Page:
Hard-to-predict sudden changes to Earth's environment are more worrisome than climate change's bigger but more gradual impacts, a panel of scientists advising the federal government concluded Tuesday.
A woman has pleaded not guilty to what is believed to be the first traffic citation alleging a motorist was using Google's computer-in-an-eyeglass.
A survey of chief executives at the largest U.S. companies shows a growing number are optimistic about the economy's prospects for the next six months and expect to boost hiring.
Autodesk, Inc. has unveiled Autodesk CAM 360 — the industry’s first cloud-based solution for computer-aided manufacturing (CAM).
Stratasys Ltd, a manufacturer of 3D printers and materials for personal use, prototyping and production, has introduced FDM Nylon 12, the first nylon material specifically engineered for the company’s line of Fortus 3D Production Systems.
Godlan, a manufacturing ERP software specialist (SyteLine ERP), EAM (Asset Management) specialist and Infor Gold Channel Partner, has announced that it has achieved TEC Accreditation for ERP solutions.
Success as a system integrator depends upon being conversant in current automation topics and using available technology to deliver solutions to clients. But before jumping into delivering any of these solutions, system integrators need to step back and take into account the rapidly changing environment of controls and automation.
Economic activity in the manufacturing sector expanded in November for the sixth consecutive month, and the overall economy grew for the 54th consecutive month, say the nation’s supply executives in the latest Manufacturing ISM Report On Business.
Mark Dwight steered San Francisco's iconic bike messenger bag maker Timbuk2 back from the brink of bankruptcy to profitability, and a $20 million sale to private equity investors in 2005, before leaving to start his own company, Rickshaw Bagworks. He's a passionate advocate for the "maker movement", who believes that micro-manufacturers are the future of American manufacturing.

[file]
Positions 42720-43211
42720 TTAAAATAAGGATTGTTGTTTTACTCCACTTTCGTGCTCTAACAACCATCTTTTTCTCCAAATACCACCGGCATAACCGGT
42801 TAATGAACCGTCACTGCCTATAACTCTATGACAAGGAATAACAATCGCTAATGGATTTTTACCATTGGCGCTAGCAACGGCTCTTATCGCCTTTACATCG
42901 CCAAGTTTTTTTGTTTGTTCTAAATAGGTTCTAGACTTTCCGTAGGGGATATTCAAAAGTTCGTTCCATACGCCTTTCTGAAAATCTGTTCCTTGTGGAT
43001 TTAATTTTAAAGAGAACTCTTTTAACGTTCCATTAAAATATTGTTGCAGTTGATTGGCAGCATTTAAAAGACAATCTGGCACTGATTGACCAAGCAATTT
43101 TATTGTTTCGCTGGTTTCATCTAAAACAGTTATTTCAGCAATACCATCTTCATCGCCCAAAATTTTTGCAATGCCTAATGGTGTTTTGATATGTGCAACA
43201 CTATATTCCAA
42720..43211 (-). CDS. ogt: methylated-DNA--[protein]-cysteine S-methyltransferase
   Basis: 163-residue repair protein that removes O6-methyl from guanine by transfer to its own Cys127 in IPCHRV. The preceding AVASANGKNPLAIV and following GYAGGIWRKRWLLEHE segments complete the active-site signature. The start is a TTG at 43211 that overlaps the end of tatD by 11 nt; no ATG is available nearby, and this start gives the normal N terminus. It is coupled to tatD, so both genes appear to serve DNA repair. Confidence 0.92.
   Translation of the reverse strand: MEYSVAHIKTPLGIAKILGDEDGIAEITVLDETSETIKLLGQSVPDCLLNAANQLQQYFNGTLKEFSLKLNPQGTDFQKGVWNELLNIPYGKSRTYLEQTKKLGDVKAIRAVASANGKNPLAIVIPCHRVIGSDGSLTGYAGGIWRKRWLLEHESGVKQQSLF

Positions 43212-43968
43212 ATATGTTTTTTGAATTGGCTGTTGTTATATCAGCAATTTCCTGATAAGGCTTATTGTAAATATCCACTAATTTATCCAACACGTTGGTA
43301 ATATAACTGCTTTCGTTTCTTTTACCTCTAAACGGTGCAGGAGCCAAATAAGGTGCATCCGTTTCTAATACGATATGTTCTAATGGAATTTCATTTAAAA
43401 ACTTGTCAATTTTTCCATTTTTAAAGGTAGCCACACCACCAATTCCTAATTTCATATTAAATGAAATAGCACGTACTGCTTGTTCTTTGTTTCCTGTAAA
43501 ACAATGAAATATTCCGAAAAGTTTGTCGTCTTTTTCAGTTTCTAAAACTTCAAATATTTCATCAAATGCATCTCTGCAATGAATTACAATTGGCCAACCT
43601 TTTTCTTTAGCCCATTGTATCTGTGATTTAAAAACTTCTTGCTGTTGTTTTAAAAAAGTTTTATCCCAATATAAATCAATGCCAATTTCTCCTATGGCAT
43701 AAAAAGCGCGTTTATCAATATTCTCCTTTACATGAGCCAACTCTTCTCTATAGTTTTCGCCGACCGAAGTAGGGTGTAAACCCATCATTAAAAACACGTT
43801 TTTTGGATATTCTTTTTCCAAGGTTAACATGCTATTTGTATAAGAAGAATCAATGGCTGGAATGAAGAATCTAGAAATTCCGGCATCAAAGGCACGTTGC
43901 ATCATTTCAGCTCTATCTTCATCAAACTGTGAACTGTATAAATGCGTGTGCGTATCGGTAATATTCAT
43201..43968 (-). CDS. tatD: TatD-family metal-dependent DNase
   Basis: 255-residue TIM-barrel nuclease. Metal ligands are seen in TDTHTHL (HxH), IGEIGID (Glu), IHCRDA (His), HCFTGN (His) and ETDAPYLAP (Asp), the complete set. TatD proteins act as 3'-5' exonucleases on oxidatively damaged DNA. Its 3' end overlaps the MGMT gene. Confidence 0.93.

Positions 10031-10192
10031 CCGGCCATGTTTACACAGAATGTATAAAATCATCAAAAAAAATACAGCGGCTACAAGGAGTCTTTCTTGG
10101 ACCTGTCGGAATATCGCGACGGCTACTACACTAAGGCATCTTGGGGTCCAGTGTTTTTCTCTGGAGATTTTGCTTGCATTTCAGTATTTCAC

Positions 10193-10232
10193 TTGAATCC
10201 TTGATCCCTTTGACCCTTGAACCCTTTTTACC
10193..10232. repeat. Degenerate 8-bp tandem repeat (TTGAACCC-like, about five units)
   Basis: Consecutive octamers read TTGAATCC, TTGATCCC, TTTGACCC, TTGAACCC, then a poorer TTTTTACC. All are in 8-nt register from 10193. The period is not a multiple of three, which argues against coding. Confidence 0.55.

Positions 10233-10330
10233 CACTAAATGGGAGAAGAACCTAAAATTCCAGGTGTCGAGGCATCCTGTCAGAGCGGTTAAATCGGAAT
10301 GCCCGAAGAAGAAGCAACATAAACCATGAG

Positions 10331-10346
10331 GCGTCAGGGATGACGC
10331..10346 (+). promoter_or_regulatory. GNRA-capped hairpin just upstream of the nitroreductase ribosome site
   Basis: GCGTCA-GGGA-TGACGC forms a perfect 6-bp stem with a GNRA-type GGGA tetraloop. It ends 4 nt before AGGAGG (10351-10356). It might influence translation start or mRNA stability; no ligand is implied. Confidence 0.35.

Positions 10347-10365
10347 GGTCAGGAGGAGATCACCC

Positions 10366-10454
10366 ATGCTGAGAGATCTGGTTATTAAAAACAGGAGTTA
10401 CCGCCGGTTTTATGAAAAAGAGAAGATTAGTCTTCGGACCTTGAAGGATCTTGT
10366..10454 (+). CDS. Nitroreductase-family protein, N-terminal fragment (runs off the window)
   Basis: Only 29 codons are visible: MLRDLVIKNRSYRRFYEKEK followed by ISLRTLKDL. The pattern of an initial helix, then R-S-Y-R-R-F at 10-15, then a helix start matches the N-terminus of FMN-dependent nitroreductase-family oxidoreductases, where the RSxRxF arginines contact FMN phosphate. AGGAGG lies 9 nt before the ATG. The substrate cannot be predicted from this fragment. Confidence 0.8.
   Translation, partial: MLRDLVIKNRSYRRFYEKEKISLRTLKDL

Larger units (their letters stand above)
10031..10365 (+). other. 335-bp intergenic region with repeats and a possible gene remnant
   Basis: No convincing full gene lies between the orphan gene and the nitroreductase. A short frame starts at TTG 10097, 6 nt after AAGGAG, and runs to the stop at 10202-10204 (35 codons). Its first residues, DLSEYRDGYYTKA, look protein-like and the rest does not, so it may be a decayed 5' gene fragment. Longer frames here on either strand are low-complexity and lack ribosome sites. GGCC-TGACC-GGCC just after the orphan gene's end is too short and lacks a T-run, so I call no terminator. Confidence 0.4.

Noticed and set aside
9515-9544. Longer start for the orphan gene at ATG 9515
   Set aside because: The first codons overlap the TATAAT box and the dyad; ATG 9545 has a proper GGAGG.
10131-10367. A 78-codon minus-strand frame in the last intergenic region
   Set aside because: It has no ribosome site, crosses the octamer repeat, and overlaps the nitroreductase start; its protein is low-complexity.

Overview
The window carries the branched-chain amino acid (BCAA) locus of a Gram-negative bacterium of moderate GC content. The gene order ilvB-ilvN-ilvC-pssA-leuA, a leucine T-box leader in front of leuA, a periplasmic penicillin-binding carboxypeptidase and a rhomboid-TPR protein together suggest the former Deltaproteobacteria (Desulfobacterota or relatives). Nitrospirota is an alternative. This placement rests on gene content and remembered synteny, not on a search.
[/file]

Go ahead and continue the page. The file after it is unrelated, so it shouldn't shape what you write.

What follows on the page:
General Motors says it's in Japan for the long haul despite sales of Cadillac and Chevrolet models barely surpassing 1,000 vehicles a year. There has never been much appetite in Japan for U.S. autos, and there are many informal barriers to foreign automakers making it there.
For decades, Detroit paid its bills by borrowing money while struggling to provide the most basic of services for its residents. The city, which was about to default on a good chunk of a long-term debt exceeding $18 billion, will now get a second chance in a federal bankruptcy court-led restructuring.
Tesla shares surged Tuesday after the company disclosed that a German investigation into recent fires involving its Model S sedan found no manufacturer-related defects.
The U.S. House of Representatives voted Tuesday to renew a 25-year-old prohibition against firearms that can evade metal detectors and X-ray machines just as 3-D printers are increasingly able to produce plastic weapons.
Genetic testing company 23andMe is facing a class action lawsuit alleging that the Silicon Valley startup misled customers with advertising for its personalized DNA test kit.
Led by sales growth for towable RVs and pricier stand-alone motor homes, recreational vehicle makers expect to ship more than 300,000 units to dealers this year for the first time since the economic downturn.
A long-anticipated $200 million ethanol plant that will turn grasses grown on North Carolina hog farms into motor fuel will go ahead, Gov. Pat McCrory's office said Monday.
The revelation that a New York City commuter train derailed while barreling into a sharp curve at nearly three times the speed limit is fueling questions about whether automated crash-avoidance technology could have prevented the carnage.
Potash Corp. is cutting more than 1,000 jobs, about 18 percent of its workforce, because of slumping demand for potash and phosphate, two key fertilizer ingredients.
Chicago Mayor Rahm Emanuel has launched a new offensive against petroleum coke that's been piling up on the city's far southeast side.
Missouri's bid for a Boeing assembly plant could include more than $1.7 billion of incentives over two decades if the airplane manufacturer adds thousands of jobs, according to new information about the proposal released Tuesday.